GRINDING MILLS Grinding is the last stage in the process of comminution ; in this stage the particles are reduced in size by a combination of impact and abrasion, either dry or in suspension
in water. It is performed in rotating cylindrical steel vessels known as tumbling mills. These contain a charge of loose crushing bodies—the grinding
medium—which is free to move inside the mill, thus comminuting the ore particals. The grinding medium may be steel rods, or balls, hard rock, or, in some cases, the ore itself. In grinding process, particles between 5 and 250 mm are reduced in size to between 10 and 300 μ m. The motion of the charge in a tumbling mill The distinctive feather of tumbling mills is the use of loose crushing bodies, which are large, hard, and heavy in relation to the ore particles, but small in relation to the volume of the mill, and which occupy slightly less than half the volume of the mill. Due to the rotation and friction of the mill shell, the grinding medium is lifted along the rising side of the mill until a position of dynamic equilibrium is reached, when the bodies cascade and cataract down the free surface of the other bodies, about a dead zone where little movement occurs, down to the toe of the mill charge.(Fig.1)
The speed at which a mill is run is important since it governs the nature of the product and the amount of wear on the shell liners. For instance, a practical knowledge of the trajectories followed by the steel balls in a mill determines the speed at which it must be run in order that the descending balls shall fall on to the toe of the charge, and not to the liner, which could lead to rapid liner wear. The driving force of the mill is transmitted via the liner to the charge. At relatively low speeds, or with smooth liners, the medium shaes tend to roll down to the toe of the mill and essentially abrasive comminution occurs. This cascading leads to finer grinding, with increased slimes production and increased liner wear. At higher speeds the medium shapes are projected clear of the charge to describe a series of parabolas before landing on about the toe of the
charge. This cataracting leads to comminution by impact and a coarser end product with reduced linear wear. At the critical speed of the mill the theoretical trajectory of the medium is such that it would fall outside the shell. In practice centrifuging occurs and the medium is carried around in an essentially fixed position against the shell. In travelling around inside the mill the medium (and the large lumps of ore) follow a path which has two parts. The lifting section near to the shell liners is circular while the drop back to the toe of the mill charge is parabolic (Fig.2(a)).
Consider a ball, or rod, which is lifted up the shell of a mill of radius R metres, revoling at N rev min-1 . The rod abandons its circular path for a parabolic path at point P (Fig.2(b)), when the weight of the rod is just balanced by the centrifugal force, i.e. when
m V2 ? m g cos? R
where m is the mass of the rod ball(kg), V is the linear velocity of the rod (m s-1), and g is the acceleration due to gravity (m s-1). Since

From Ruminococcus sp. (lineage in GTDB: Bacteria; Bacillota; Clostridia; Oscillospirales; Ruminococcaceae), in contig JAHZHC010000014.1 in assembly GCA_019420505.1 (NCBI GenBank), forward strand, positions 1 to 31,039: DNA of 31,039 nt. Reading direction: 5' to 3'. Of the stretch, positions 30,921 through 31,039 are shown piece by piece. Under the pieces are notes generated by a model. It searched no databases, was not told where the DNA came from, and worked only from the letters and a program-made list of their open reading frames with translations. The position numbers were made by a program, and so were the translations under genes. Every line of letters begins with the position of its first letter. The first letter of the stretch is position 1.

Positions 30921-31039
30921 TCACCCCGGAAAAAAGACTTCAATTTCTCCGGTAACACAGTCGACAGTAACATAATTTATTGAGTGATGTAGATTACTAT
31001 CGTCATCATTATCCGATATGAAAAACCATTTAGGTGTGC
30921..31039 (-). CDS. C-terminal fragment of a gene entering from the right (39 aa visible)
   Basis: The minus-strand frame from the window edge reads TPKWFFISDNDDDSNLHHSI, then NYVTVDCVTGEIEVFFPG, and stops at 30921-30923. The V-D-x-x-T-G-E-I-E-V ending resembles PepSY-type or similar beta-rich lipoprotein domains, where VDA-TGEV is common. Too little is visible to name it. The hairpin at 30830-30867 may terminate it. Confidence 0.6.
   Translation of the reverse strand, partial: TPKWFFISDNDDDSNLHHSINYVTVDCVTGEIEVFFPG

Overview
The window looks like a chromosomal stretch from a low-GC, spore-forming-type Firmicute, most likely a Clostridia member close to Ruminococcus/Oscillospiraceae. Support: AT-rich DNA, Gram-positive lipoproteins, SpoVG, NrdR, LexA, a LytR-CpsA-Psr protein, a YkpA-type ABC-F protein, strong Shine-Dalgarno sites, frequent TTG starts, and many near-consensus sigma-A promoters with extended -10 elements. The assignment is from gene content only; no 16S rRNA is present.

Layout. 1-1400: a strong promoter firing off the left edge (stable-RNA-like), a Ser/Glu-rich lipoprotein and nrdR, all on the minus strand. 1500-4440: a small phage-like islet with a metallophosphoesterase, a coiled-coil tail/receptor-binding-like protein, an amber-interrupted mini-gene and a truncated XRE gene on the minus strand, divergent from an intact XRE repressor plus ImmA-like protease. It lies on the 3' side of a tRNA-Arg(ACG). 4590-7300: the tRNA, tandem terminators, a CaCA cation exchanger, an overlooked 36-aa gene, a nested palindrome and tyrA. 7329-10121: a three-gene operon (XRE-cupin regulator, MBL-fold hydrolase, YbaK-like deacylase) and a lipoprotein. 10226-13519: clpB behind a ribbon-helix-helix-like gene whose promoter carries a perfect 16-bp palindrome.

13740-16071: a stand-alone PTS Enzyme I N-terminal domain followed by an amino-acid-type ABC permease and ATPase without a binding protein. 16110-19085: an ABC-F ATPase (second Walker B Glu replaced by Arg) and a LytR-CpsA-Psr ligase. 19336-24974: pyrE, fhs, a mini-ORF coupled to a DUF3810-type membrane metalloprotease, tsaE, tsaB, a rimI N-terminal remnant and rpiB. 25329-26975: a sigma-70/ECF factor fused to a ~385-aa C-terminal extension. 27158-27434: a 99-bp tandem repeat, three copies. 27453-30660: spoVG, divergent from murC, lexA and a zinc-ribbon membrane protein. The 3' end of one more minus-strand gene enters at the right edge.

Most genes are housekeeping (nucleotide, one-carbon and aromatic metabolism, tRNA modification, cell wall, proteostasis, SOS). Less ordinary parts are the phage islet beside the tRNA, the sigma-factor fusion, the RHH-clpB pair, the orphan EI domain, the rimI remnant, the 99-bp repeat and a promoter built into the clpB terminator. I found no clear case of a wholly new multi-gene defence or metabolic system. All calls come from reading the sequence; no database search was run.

2?RN , 60 4? 2 N 2 R cos? ? ? 0.0011 2 R N 2 60 g V?
When the diameter of the rod, or ball is taken into account, the
radius of the outermost path is (D-d)/2 where D is the mill diameter and d the rod, or ball diameter in metres. Thus
(D ? d ) cos ? ? 0.0011 N 2
The critical speed of the mill occurs when α = 0,i.e. the medium abandons its circular path at the highest vertical point. At this point, cosα =1, therefore
42.3 rev min?1 (D ? d )
where Nc is the critical speed of the mill. Equation 2 assumes that there is no slip between the medium and the shell liner and, to allow for a margin of error, it has been commom practice to increase the value of the calculated critical speed by as much as 20﹪. It is questionable, however, whether with modern liners maintained in reasonable condition this increase in the value is necessary or desirable. Mills are driven in practice at speeds of 50-90﹪ of critical speed, the choice being influences by economic considerations. Increase in
speed increases capacity, but there is little increase in efficiency (i.e. kWh t-1) above about 40-50﹪ of the critical speed. Very low speeds are used for high-capacity coarse grinding. Cataracting at high speeds converts the potential energy of the medium into kinetic energy o impact on the toe of the charge and does not produce as much very fine material as the abrasive grinding produced by cascading at lower speeds. It is essential, however, that the cataracting medium should fall well inside the mill charge and not directly onto the liner, thus excessively increasing steel consumption. Most of the grinding in the mill takes place at the toe of the charge, where not only is there direct impact of the cataracting medium on to the charge, but also the ore packed between the cascading medium shapes receive the shock transmitted. At the extreme toe of the load the descending liner continuously under-runs the churning mass, and moves some of it into the main mill charge. The medium and ore particles in contact with the liners are held with more firmness than the rest of the charge due to the extra weight bearing down on them. The larger the ore particle, rod, or ball the less likely it is to penetrate the interior of the charge and the more likely it is to be carried to the breakway point by the liners. The cataracting effect should thus be applied in terms of the shape of largest diameter.